One of my earliest memories is my Daddy helping me get into a striped shirt and little corduroy pants and my leather moccasins.  We got into the car to go pick up my Mama at her job.  She was working at The Yarn Spinner.  To a very small child, this meant she was magical like Rumplestiltskin.  I was pretty sure she spun yarn out of thin air at her job.  Of course, it was a yarn store and she didn’t make the yarn, but I truly thought she did.

At this time in Mama’s life, she should have been fragile.  I don’t remember her being that way, though.  It had to have been around the time her own mother passed away, because she went on to her heavenly reward when I was 3.  She was very close to her mother.

My Mama also raised the four of us kids with my father most often working second shift, or sometimes third.  This meant that she dealt with the lion’s share of the everyday parenting, the in-the-trenches sort of stuff.  She and my Daddy lost twins during a pregnancy.  Then one of their children was born with developmental and intellectual disabilities and my Mama was a special needs parent before the term was ever coined, and certainly before there was much tolerance or acceptance.  She actually had people she loved tell her that she or our Daddy must have done something to deserve having a child that was different.  There was no knowledge about how long life expectancy was for their special child, and decisions about anything weighed heavily on their shoulders because no one had any helpful answers.  There was no advocacy group, no Facebook group, no Internet forums.  She had to blaze her own path. She also had 3 other children at the same time, “normal” children to take care of.  I think most of us realize by now that “normal” is just a setting on the washing machine. The other three of us are willful and full of mischief, just as our “special” sibling was and is.  In other words, my Mama has had her hands full since the minute she became a parent.

I still remember so many small and big things that she took the time to do.  Cooking meals, reading with me, turning my brand new earrings around and swabbing them with the cleaner so that they healed perfectly and I’ve never had trouble putting earrings in.  Before Mama had to stop working due to disability, she had a passion for elderly folks.  She took every kind of care of them, from bathing and diapering to playing Bingo and attending sophisticated social functions with them.  She really shined as an activities director, probably because she’s a fun person.  They all loved her so much, and I know I got special attention when I went to the nursing home with her because I was her daughter.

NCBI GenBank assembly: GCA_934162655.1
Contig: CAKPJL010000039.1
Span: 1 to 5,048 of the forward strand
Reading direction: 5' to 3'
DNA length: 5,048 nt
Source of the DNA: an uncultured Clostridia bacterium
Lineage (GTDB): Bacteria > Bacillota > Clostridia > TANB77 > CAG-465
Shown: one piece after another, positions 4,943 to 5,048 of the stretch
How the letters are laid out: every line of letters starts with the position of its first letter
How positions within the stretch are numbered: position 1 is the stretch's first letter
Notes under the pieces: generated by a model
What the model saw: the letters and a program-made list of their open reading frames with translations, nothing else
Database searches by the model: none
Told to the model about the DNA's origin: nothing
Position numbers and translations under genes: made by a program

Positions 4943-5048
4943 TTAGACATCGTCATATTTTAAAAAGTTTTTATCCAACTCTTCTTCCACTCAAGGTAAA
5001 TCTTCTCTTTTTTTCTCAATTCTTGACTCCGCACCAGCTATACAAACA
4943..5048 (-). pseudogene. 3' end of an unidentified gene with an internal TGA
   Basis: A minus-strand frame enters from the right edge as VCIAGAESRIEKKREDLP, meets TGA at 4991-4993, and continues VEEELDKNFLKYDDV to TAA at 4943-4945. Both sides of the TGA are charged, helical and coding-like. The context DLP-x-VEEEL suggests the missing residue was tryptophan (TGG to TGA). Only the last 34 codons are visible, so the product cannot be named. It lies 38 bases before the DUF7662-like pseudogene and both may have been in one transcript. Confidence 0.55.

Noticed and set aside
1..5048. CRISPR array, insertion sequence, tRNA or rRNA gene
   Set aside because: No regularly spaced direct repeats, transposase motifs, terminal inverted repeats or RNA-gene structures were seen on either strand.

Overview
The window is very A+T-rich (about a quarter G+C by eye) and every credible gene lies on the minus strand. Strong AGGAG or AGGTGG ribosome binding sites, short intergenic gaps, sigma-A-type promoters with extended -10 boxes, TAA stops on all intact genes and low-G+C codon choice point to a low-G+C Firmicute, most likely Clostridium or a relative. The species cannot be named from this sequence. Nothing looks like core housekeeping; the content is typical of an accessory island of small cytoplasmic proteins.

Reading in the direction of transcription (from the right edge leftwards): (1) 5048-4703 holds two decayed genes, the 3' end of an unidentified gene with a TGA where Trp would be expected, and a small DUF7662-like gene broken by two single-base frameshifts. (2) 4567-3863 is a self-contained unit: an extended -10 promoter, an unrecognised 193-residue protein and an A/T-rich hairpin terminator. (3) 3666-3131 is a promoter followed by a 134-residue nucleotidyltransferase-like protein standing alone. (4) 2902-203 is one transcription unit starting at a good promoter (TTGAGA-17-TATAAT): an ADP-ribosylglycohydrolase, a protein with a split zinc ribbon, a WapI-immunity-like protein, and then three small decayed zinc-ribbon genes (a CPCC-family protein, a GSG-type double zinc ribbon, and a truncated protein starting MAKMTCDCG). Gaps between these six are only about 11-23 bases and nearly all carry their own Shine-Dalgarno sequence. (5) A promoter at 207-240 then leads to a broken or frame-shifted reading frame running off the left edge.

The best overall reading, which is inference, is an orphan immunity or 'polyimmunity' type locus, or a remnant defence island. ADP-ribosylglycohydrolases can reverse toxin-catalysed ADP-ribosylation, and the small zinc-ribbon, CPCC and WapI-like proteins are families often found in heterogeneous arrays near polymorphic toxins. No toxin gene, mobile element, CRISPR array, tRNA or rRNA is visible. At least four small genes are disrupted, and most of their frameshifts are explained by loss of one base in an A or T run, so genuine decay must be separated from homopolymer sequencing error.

These days she spends at home with us.  We are fortunate to be spending some time living with her, my Daddy, and my sister.  I am so glad my children are getting this time with her and their Papaw.  My Mama always showed strength, even before I knew what strength was.  She has overcome some hard things that I don’t even want to contemplate what it must have been like for her.  She has always trusted in The Lord, and I’ve been so blessed to have her as an example.  She has always taught us to follow Jesus, and I remember learning to pray early on.  My Mama has unshakable faith and unconditional love.  She has a lot of pain now due to things her doctors still don’t quite have all sorted out, but she still got out of her own bed the other day to rub my leg and back down with cream when I was crying in pain from a pinched nerve.  She has always helped others, always given of herself.  We haven’t always seen eye to eye, but we do love heart to heart.  I’ve always known she was here for me.  These are the best things you can give your child.

I am so blessed to be your child, Jennifer Louise Griffin Smith.  It is a wonderful and precious gift that you gave me, teaching me to be a mother.  I wish you another Happy Birthday.


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